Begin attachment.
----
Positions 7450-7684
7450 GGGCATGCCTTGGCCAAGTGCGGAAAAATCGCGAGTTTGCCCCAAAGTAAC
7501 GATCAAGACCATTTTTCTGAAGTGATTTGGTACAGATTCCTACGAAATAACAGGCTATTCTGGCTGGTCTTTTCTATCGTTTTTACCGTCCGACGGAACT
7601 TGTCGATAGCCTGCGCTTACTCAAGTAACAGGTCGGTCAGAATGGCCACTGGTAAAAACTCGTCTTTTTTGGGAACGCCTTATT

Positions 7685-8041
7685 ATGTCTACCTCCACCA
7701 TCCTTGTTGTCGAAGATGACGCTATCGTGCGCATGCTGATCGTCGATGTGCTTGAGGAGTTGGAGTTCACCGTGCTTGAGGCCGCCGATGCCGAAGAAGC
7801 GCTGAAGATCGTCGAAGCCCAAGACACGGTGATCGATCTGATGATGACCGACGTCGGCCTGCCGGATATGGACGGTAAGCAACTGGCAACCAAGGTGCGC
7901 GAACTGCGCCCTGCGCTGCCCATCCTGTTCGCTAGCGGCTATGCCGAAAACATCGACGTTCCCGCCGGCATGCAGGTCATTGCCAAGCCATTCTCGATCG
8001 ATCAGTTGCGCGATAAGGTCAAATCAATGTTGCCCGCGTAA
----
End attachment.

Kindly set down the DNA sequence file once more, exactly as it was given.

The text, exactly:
Positions 7450-7684
7450 GGGCATGCCTTGGCCAAGTGCGGAAAAATCGCGAGTTTGCCCCAAAGTAAC
7501 GATCAAGACCATTTTTCTGAAGTGATTTGGTACAGATTCCTACGAAATAACAGGCTATTCTGGCTGGTCTTTTCTATCGTTTTTACCGTCCGACGGAACT
7601 TGTCGATAGCCTGCGCTTACTCAAGTAACAGGTCGGTCAGAATGGCCACTGGTAAAAACTCGTCTTTTTTGGGAACGCCTTATT

Positions 7685-8041
7685 ATGTCTACCTCCACCA
7701 TCCTTGTTGTCGAAGATGACGCTATCGTGCGCATGCTGATCGTCGATGTGCTTGAGGAGTTGGAGTTCACCGTGCTTGAGGCCGCCGATGCCGAAGAAGC
7801 GCTGAAGATCGTCGAAGCCCAAGACACGGTGATCGATCTGATGATGACCGACGTCGGCCTGCCGGATATGGACGGTAAGCAACTGGCAACCAAGGTGCGC
7901 GAACTGCGCCCTGCGCTGCCCATCCTGTTCGCTAGCGGCTATGCCGAAAACATCGACGTTCCCGCCGGCATGCAGGTCATTGCCAAGCCATTCTCGATCG
8001 ATCAGTTGCGCGATAAGGTCAAATCAATGTTGCCCGCGTAA